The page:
Sometimes, people find it problematic to choose and take moral responsibility for their choice. In the analyzed case, a friend laments having been forced by a parent to learn to play the flute instead of the violin, which they find more interesting. This case can be considered from the perspective of William James’ indeterminism.
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The philosophy of indeterminism examines free will from the perspective of one’s regret. James claims that “possibilities exceed actualities and that the past does not completely determine the future” (Mullin 24). The philosopher began to argue for indeterminism when he faced the dilemma of determinism, according to which all human activities were determined and could not be changed (Mullin 24). James believed that free will was possible in an indeterminist world, and the role of a chance should also be considered (Mullin 24). In such a way, a person can choose between two possible but incompatible realities, favoring the more rational one. Therefore, it is important to consider alternative possibilities to determine one’s choice.
With this in mind, one can assume that if the friend learns to play the flute now, they will not necessarily become a professional flute player in the future. Moreover, their decision to play the flute does not mean that they will not be able to play the violin in the nearest future. From the perspective of “judgments of regret,” people wish to think that their past acts were different from their reality (Mullin, 24). The friend might doubt their parents’ advice to learn to play the flute only because all human beings regret something. Thus, if the parents forced them to learn to play the violin, the friend might also lament it, due to James’ argument. In any case, the friend’s reaction to their parents’ words might be either positive or negative, depending on the alternative they accept as morally right.
At the same time, consider the other perspective of the same situation. Suppose that the friend believes that listening to their parents is their moral obligation and that fathers and mothers always know better what is good for them. In that case, the parents may have investigated the labor market and compared the career opportunities for their child, deciding that the flute would give a better future than the violin in their state. Since indeterminism is associated with different possibilities, one should assume an alternative reality for the friend to help them make their choice.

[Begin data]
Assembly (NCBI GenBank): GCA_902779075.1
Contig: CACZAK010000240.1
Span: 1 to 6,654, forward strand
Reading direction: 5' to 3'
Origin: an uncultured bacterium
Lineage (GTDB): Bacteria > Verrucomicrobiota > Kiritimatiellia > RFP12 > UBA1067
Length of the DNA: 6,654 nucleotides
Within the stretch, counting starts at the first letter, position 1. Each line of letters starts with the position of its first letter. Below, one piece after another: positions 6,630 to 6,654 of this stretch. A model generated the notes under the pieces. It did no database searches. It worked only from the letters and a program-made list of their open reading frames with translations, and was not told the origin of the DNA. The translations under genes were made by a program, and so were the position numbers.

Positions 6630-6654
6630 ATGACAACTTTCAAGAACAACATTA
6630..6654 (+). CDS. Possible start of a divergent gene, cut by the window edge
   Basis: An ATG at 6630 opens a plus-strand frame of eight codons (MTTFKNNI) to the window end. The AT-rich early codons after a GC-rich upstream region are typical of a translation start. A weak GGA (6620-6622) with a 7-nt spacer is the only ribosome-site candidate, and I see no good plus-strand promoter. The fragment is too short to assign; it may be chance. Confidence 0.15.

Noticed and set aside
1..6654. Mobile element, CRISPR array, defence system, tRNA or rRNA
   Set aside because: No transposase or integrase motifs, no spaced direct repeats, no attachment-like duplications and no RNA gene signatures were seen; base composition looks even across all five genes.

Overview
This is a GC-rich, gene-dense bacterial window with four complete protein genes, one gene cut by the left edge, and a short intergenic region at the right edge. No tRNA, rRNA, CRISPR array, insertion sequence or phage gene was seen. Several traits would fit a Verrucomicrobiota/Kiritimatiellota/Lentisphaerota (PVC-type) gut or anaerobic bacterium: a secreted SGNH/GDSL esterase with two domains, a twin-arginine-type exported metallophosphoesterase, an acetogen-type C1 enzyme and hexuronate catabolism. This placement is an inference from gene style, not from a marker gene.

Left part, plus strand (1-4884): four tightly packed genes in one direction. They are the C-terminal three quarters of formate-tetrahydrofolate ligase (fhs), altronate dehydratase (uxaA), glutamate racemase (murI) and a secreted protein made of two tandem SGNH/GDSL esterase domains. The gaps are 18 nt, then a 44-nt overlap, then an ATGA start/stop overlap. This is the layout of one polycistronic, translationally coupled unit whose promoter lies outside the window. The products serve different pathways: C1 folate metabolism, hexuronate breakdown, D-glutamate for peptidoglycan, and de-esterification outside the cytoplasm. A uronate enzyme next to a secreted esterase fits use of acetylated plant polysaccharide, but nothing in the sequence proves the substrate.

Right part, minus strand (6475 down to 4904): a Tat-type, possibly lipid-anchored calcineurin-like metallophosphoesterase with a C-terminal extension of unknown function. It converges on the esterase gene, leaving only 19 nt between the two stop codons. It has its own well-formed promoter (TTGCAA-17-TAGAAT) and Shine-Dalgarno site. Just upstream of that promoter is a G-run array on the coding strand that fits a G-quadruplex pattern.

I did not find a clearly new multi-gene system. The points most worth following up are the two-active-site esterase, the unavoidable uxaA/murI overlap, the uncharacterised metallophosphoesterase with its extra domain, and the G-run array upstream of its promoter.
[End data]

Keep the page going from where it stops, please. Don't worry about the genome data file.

Nevertheless, if the friend does not consider their parents’ thoughts right, they will take moral responsibility and choose to learn to play the violin. In that case, the future of that friend may be different, and they may either regret or not about ignoring their parents’ advice. If the friend’s career is good, and they become a successful cellist, they will never regret their decision. However, if their parents turn to be right, and flutists earn more money and have better opportunities in their state than cellists, the friend will regret their choice and blame their parents for not forcing them to learn to play the flute.
Having analyzed the case through the lens of indeterminism, one can conclude that a person’s choice often depends on their future hopes and desires and is not necessarily predetermined. The friend has at least two options: to listen to the parents and learn to play the flute or ignore the parents’ advice and learn to play the violin. To make this decision, the friend should remind themselves of future opportunities and past mistakes and choose the best alternative reality between the two.
Mullin, Richard P. The Soul of Classical American Philosophy: The Ethical and Spiritual Insights of William James, Josiah Royce, and Charles Sanders Pierce. State University of New York Press, 2007.
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